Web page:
August 2018
Backgrounder
Municipal governments play a pivotal role in Canada and around the world in ensuring residential waste is properly managed to ensure the health of our communities and our environment. Significant progress has been made by municipalities to operate integrated waste management systems that keep our communities safe and improve environmental outcomes.

However, waste management is a significant and growing municipal challenge, especially here in Ontario. Costs are steadily increasing, performance has stalled and municipalities are increasingly dealing with issues related to disposal capacity. Problematic products and packaging are impacting the viability of Ontario’s iconic Blue Box program. Less material is being recycled, costs to property taxpayers are escalating, and more material is ending up in our environment including our waterways, parks and communities.

At the same time, on a global basis we are struggling with increasing amounts of plastic waste products and packaging ending up in our oceans, lakes, rivers and other bodies of water. This poses a dire threat to sensitive ecosystems, wildlife, communities, and individuals.  Plastic waste is a growing public health and safety issue as well as an environmental concern.  

Recent studies estimate 8 million tonnes of plastics are ending up in our oceans annually.  An additional 10,000 tonnes per year is estimated to be entering the Great Lakes.  This has profound impacts on marine mammals, fish, birds. Plastics are increasingly being found in our drinking water with uncertain health impacts.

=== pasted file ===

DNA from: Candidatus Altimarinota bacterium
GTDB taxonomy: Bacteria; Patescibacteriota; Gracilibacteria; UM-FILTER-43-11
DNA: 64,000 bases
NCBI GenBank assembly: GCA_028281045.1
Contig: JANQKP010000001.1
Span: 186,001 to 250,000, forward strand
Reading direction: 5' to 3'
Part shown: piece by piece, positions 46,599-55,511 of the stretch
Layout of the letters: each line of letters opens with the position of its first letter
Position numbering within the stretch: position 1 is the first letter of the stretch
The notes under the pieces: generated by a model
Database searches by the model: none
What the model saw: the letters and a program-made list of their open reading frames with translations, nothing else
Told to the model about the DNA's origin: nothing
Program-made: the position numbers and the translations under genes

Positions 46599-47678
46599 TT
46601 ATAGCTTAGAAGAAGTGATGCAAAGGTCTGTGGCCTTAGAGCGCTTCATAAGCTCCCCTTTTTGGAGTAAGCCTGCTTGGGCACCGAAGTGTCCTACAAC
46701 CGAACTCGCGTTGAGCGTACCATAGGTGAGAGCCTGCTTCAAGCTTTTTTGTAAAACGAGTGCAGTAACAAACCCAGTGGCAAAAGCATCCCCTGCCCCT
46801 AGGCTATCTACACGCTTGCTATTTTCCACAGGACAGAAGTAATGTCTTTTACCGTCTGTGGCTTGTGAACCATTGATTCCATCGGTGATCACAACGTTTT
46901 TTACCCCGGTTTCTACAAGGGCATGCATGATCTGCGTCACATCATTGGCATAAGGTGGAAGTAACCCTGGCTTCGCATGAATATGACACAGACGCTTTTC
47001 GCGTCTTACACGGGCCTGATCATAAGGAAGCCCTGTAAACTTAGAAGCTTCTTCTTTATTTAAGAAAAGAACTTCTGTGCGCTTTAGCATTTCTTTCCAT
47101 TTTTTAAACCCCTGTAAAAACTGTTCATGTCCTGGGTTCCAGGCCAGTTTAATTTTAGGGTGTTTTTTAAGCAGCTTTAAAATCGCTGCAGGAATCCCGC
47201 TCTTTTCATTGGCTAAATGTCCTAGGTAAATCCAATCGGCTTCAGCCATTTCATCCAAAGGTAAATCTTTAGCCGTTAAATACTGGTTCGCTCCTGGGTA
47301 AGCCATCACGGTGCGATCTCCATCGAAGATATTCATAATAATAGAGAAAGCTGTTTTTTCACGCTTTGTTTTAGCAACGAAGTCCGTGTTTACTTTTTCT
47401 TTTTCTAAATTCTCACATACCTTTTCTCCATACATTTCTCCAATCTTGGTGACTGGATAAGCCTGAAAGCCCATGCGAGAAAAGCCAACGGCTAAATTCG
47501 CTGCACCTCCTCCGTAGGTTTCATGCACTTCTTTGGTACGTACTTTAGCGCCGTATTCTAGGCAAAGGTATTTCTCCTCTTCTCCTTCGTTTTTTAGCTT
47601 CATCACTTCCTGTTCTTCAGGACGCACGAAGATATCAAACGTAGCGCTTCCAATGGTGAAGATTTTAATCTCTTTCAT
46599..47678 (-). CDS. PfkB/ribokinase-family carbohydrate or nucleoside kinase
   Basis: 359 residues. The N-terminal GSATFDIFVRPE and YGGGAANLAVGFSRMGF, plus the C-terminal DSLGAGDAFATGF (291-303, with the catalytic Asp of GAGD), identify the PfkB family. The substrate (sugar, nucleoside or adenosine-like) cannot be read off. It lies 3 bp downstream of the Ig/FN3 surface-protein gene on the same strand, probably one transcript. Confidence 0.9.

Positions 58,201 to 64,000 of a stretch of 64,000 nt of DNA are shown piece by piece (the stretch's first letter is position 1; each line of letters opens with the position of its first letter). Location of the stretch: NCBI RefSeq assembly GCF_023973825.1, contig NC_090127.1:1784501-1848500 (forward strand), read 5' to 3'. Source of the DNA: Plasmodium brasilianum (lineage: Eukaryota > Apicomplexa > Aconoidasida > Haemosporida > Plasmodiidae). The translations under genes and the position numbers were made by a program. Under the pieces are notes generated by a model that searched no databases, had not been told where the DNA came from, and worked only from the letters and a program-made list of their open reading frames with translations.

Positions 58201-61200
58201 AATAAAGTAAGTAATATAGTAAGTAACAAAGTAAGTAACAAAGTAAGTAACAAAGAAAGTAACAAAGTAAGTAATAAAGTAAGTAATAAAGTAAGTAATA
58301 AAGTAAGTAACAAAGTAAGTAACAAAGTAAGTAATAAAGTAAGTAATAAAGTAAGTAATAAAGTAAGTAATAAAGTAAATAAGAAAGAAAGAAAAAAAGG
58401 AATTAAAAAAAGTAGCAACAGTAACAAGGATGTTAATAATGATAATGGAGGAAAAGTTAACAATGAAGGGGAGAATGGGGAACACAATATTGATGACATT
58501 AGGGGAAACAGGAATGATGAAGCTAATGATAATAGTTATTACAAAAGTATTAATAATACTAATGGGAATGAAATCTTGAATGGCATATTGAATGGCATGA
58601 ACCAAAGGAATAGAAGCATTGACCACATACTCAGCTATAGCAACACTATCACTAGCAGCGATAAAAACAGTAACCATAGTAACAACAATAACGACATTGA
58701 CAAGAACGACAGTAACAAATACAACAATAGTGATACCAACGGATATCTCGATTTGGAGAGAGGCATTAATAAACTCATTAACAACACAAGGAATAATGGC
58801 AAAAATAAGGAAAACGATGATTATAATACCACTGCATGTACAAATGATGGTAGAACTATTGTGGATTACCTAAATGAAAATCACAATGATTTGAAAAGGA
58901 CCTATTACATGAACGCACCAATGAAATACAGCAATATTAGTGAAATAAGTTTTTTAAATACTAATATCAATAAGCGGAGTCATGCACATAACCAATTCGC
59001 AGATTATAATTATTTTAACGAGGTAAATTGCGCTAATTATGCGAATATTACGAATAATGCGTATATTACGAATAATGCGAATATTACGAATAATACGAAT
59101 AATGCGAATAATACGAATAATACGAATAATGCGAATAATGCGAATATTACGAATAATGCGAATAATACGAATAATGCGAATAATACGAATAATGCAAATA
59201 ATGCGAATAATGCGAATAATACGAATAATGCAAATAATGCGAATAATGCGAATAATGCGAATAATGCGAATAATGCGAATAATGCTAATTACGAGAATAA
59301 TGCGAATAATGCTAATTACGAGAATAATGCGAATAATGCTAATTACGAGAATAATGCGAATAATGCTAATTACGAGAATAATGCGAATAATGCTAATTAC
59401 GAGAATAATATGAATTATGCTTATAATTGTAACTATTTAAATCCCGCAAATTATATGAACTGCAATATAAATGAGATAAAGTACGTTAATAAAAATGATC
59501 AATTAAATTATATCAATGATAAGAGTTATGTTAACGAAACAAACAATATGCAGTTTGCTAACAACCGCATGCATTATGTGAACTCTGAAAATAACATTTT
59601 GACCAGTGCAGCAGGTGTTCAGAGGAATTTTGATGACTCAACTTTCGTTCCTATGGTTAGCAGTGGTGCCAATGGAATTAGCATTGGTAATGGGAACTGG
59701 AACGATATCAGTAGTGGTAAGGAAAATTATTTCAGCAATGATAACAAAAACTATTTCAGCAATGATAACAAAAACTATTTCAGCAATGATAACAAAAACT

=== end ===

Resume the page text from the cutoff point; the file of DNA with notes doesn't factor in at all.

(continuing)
Property taxpayers should not be responsible to manage and co-fund a recycling system when they have no influence over the types of materials entering the waste stream.  Government policies should focus responsibility on those that can most effectively and efficiently drive change. To fix these problems we should be moving to full producer responsibility manage end-of-life products and packaging.

This is done successfully around the world. Businesses should be made fully responsible to collect and make sure their materials are properly recycled. Producers are in the best position to communicate directly with consumers about whether their products can be recycled and how to best collect them.  They are best informed to invest in the recycling collection and processing system necessary and to create the markets to support their end use. This means making producers directly responsible for ensuring easy access to recycling programs and for continually improving both collection and recycling outcomes. This would allow for competition to drive innovation both at the service provider and producer level and ensure transparency and direct accountability.  

One of the most recent examples of producer responsibility in Canada has been implemented in British Columbia. While the program has many positive attributes, there are some shortcomings including a lack of accessibility targets; minimal transparency on establishing, measuring, reporting and verifying performance; and lack of a properly resourced oversight and enforcement body. A full producer responsibility framework for Canada needs to solve the shortcomings experienced in British Columbia, and be informed by other Canadian and international examples.  

Three existing Ontario programs are currently being transitioned to full producer responsibility (WEEE, MHSW, and Used Tires). The largest and most well-known program in Ontario, the Blue Box, still needs to be transitioned. A great deal of work has already been done by all stakeholders including Stewardship Ontario, municipal governments, service providers and environmental non-government organizations (ENGOs), but unfortunately a successful Plan has not been reached. All stakeholders need to work together to find a reasonable solution that transitions control for the financing and operation of the system to producers and is seamless for Ontarians.